There’s no doubt for women of the noughties that Sex and the City is instructive stuff. “Let me tell you something about married sex,” said Becca. Becca is one of those cool, glamorous young things, who features in the novel. (Yes, in between reruns of the TV series, there’s always Sex and the City the book.) “What’s the point?”
“What’s the point of a husband?” said Julie (another groovy glam-pot). “I mean, who needs two babies?”
“I totally agree,” chimes in Janice. “Except that now I want to have another baby. I was thinking of getting rid of my husband.”
It’s sharp stuff. The truisms have a kind of “in-your-face” reverberation.
Even blokes secretly terrified of the neurotic narrator Carrie love to loathe her as she shifts from man-lover to man-hater within a sentence. No doubt when Carrie declared she was missing the “bride gene” – as Julia Baird reminded us in “No rash decision to stare down the barrel of marriage” (Herald, March 10) – most Australian men cheered. Oh joy. This fantasy gets even better. A chick who’s hot for it, but would run a mile at the thought of white tulle and wedding bells.
Baird is right when she says that for women “love and commitment are our battleground now, the place where the struggle for female identity is going on”. Despite the hard-fought battles for liberation, never before in Australia’s history has the place of women in our society been so confused, and the expectations so crippling.
And now we wonder why women of marriageable age hesitate; women of child-bearing age postpone; and successful single women stay just that – successful and single.
The sad truth is Australian women in their 30s and early 40s are a displaced generation. While our feminist foremothers blazed a trail and broke through numerous barriers in the workforce, in politics, in health care, in reproduction and contraception, child care, family support and even in personal finance and economic independence, we nevertheless find ourselves desperately grappling to make it all work. And mostly it doesn’t.
Women’s and men’s lives have changed. But in forcing the change we have broken down some of the fundamental structures needed to keep us all afloat. We all know marriage doesn’t always work. If yours has lasted more than 8.3 years, you’re doing well – you’ve beaten the median. But then a lot of things don’t always work. Pregnancies don’t always work. Families don’t always work. And sometimes trying just doesn’t work either.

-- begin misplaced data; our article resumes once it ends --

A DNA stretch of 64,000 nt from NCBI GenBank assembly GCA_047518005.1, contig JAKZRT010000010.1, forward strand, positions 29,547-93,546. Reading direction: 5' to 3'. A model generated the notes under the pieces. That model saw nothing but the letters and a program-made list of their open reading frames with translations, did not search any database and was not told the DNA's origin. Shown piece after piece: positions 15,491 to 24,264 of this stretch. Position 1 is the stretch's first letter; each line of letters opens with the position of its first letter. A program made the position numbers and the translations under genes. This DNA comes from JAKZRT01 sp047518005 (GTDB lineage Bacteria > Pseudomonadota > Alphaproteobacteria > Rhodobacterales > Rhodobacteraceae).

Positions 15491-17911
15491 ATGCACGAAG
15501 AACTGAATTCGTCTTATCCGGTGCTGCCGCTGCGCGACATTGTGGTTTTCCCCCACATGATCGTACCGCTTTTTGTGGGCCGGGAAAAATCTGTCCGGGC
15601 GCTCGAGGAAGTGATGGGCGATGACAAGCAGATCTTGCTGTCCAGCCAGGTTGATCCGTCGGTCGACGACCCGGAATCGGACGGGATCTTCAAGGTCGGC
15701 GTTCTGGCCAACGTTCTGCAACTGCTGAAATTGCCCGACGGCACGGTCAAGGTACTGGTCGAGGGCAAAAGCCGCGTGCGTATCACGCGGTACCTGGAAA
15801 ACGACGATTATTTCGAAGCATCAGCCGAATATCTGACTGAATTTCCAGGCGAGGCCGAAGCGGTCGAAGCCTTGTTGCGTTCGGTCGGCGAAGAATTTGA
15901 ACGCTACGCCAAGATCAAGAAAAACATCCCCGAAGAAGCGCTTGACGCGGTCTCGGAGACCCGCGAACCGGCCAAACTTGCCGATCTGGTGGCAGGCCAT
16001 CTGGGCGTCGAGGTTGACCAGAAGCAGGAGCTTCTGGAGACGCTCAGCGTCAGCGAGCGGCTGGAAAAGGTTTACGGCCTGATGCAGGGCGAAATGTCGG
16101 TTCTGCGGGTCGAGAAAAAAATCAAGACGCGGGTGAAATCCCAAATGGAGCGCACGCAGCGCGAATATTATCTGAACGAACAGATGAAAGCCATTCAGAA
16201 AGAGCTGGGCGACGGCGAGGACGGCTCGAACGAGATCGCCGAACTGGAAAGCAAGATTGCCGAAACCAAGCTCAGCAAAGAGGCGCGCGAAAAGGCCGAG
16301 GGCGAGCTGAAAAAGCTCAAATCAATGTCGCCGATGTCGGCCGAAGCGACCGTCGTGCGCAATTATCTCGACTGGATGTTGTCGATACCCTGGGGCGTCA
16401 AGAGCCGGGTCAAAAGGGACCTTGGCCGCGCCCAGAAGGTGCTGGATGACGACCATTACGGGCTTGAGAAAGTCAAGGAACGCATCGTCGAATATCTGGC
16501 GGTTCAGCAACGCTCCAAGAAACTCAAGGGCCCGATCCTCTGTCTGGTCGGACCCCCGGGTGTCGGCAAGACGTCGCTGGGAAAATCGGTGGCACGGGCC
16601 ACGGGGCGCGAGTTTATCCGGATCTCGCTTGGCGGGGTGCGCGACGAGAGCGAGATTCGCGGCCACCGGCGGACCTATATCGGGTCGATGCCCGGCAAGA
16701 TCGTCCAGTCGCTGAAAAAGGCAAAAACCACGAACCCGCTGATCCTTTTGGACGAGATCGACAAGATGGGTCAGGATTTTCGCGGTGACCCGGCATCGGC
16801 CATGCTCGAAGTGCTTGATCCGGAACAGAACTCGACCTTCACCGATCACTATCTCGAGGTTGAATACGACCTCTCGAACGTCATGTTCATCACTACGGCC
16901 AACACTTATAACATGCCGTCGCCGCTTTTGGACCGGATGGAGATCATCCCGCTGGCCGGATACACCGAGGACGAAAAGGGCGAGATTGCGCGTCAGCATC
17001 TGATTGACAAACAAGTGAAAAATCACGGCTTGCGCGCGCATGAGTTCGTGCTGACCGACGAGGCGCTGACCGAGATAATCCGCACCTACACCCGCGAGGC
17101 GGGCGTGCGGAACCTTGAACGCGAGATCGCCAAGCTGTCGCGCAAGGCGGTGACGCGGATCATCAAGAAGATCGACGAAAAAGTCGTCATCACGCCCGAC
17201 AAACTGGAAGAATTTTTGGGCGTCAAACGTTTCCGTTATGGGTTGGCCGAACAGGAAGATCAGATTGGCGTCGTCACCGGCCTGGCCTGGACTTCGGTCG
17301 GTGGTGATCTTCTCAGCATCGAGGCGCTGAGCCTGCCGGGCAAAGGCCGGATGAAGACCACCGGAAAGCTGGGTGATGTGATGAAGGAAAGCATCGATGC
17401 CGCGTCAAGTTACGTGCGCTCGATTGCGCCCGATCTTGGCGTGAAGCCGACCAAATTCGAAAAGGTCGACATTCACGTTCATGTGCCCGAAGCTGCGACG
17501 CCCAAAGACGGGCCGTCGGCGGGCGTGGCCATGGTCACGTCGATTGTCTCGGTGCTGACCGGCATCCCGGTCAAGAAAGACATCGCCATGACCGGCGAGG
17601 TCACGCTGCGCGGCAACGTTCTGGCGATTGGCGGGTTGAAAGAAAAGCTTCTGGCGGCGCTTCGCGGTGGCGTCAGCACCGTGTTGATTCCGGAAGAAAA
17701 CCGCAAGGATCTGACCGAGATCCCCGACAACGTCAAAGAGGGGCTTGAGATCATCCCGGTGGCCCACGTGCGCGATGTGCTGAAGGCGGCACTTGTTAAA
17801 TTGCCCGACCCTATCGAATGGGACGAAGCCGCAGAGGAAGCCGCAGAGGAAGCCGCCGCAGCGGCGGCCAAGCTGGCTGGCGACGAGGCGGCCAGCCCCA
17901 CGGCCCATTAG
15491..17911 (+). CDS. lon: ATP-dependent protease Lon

But somehow, along the way, even “trying” has become a little passe, and perhaps just a little too risky.
Consider a few sobering facts: almost one in two marriages ends in divorce, and four out of every five women separated from the fathers of their children become the lone prime carer. Top that with the knowledge – to which everyone in a competitive work environment will attest – most women who take time out from a good job to raise children will be penalised by the workforce. Given the blatant realities, is it any wonder women are holding off marriage, or simply staying solo?
But there is also another much darker reason women in their 30s and early 40s are alone. And perhaps this is of our own making. The mating rules have collapsed. And we, women and men, have allowed it to happen.
Those unwritten rules that drive romance, courting, love and an oath to commitment have disintegrated. And we’ve largely given up on the structures that once supported these rituals, such as engagements, marriages, vows “for better or worse, till death do us part”, and so on.
The problem is we haven’t really replaced the old-fashioned stuff with anything better. Living with a lover is as simple as shifting a bit of furniture. Leaving can be just a matter of handing your keys back. We’ve made it easy to walk out, walk away and move on: each time steeling ourselves against further disappointment. In the end, the lesson is a selfish one about individual preservation and the protection of “me”.
All of which is fine, if we want to remain alone, or in the transit lounge of commitment.
Zygmunt Bauman, the British sociologist, laments that modern-day relationships are increasingly characterised by a “permanent temporariness”, a state of living where the partnership has no real structure to ground it. And, of course, the deal is easily cancelled if one party wants out.
For men in particular, such “permanent temporariness” might seem a pretty good place to be, while they drag their adolescence well into their 30s and even their early 40s. With plenty of guilt-free sex readily available, and the ties of commitment and responsibility pretty thin on the ground, men really are “having it all”.
It may not be a lack of desire to settle, commit or marry that distinguishes a growing generation of Australian men, but rather it is a lack of need.
And perhaps women like Carrie who declare an allergy to weddings and a lack of “the bride gene” should also dig a bit deeper and ask why? And what am I going to do about it?